I started out with my nose pressed to the digital window in 1977. In those days we fiddled and dreamed. I was an unpaid, unknown champion for Apple when it was a tiny company selling a dream. In 1984 I stood behind a guy at the local computer shop and watched him work with a program called MacPaint. I got it, both the concept and the computer. It was a zillion dollars and not a great productivity tool. I bought the dream.
The Mac was the real beginning of the personal computer as we know it. Everything that Apple has done and Microsoft copied is based on core concepts contained in that first 128K Mac. True, some of the science had come from Alan Kay and others at Xerox PARC but Apple actually made it all work and then shipped it. The next “Mac Idea” will take some doing but will be based on making the complex simple and accessible to a wider number of people. The goal is to harness the computer, making knowledge more accessible and meaningful. At the same time the goal should be understanding the importance of values, without which, advancement is only adding layers of complexity to a world that needs more simplification.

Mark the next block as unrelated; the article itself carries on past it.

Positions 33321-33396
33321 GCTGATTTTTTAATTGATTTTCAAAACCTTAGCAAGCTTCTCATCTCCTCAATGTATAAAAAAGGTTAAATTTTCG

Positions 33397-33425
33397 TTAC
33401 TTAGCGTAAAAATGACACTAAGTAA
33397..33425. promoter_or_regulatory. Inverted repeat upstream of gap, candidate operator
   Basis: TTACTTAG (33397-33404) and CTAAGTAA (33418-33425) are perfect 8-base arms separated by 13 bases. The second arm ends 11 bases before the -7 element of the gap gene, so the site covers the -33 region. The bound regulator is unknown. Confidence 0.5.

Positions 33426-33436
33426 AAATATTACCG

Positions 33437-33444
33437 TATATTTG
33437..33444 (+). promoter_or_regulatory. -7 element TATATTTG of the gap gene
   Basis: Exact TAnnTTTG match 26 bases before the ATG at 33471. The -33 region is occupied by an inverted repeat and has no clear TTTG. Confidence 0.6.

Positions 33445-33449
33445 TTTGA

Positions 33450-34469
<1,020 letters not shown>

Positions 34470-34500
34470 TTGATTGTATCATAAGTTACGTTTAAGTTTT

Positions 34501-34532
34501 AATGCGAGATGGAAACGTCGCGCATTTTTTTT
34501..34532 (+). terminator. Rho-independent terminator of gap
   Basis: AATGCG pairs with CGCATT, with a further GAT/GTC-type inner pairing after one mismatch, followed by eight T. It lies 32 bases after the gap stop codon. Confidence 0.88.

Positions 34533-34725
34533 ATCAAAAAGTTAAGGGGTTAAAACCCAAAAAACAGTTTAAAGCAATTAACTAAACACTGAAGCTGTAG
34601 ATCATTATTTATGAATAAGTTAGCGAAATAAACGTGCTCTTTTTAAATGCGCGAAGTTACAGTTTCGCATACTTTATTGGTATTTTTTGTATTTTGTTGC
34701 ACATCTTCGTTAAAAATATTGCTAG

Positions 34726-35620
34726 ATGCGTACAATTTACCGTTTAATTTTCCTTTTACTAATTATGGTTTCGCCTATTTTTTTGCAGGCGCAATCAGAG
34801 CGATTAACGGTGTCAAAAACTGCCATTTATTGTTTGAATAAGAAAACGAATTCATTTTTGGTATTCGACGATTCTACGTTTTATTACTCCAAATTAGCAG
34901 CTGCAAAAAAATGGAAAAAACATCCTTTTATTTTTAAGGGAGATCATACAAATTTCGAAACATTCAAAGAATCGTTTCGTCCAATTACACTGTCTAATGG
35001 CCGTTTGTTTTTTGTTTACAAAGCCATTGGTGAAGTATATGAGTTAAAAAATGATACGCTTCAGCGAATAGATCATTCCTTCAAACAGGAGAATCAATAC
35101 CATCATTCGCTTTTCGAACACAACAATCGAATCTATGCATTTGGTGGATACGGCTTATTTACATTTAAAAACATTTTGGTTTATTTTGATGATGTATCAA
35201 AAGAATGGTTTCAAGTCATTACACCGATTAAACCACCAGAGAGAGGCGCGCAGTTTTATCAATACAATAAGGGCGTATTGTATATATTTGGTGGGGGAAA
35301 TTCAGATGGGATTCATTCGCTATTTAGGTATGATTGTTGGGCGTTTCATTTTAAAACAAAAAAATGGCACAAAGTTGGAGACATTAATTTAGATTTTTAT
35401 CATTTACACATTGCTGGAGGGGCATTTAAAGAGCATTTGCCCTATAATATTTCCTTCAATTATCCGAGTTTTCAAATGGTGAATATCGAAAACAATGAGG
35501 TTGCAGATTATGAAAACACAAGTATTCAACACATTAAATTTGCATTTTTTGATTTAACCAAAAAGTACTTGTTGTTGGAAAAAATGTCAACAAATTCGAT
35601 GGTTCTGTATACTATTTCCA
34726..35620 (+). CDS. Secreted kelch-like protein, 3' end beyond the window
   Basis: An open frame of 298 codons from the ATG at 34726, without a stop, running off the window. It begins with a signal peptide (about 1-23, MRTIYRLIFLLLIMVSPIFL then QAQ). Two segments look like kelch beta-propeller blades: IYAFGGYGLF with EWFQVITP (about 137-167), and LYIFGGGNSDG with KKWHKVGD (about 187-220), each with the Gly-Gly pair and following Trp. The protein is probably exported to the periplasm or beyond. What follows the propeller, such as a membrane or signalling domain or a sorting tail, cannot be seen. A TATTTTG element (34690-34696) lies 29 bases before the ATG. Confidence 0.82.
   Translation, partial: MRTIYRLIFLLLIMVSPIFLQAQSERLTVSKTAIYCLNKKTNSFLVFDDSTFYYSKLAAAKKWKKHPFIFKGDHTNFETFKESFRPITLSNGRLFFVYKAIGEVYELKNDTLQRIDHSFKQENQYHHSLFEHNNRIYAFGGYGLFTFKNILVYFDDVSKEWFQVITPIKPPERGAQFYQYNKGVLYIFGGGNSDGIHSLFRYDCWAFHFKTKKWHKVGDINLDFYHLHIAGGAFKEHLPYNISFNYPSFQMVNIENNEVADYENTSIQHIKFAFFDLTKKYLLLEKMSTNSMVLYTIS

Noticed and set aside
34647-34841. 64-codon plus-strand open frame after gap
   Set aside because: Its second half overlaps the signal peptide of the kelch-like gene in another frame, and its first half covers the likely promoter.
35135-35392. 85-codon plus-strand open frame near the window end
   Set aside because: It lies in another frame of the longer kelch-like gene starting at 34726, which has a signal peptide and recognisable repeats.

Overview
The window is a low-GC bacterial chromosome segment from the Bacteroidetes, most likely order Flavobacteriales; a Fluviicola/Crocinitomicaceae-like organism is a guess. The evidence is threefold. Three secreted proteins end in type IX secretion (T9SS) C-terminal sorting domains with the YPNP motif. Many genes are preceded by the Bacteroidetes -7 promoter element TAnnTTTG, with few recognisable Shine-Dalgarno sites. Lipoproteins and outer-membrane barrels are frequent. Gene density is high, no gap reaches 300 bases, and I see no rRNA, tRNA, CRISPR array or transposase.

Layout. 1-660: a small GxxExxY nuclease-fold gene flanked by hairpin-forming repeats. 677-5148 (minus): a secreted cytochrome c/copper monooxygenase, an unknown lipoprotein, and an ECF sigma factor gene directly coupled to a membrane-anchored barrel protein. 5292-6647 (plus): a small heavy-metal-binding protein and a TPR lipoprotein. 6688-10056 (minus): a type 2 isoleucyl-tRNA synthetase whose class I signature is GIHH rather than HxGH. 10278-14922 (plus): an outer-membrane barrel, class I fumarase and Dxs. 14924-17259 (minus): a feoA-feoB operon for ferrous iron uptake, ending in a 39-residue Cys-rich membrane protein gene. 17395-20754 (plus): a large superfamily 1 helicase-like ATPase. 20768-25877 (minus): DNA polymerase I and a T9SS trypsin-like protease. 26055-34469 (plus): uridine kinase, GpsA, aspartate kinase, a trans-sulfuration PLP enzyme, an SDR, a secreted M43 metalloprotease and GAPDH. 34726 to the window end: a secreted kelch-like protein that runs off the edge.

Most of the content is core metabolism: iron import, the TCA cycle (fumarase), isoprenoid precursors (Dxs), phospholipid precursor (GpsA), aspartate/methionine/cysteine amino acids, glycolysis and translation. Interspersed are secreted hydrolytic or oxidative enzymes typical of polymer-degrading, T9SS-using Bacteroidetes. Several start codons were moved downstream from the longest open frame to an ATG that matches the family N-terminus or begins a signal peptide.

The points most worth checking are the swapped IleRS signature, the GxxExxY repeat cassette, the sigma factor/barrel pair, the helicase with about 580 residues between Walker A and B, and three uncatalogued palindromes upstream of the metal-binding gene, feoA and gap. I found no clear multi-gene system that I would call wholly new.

Thanks to Patrick Rhone ( on Twitter @patrickrhone ) for posting this linked story below. You can also follow Patrick at minimalmac where he sorts out the tension between complex systems and minimalist ideology.
We heard more about Alan Kay back when Apple was taking off with the Mac and its siblings. The article is the best thing I’ve read on the subject of technology in years. The place where ideas can be examined at the machine level to use a programmer metaphor.
Note: This post was based on inspiration which for me, started in the fourth grade. Publishing should be because of the knowledge, wit, art contained within. Marketing can kill a good story quicker than anything. What if it doesn’t make money? That wasn’t the purpose of the knowledge, wit or art in the first place.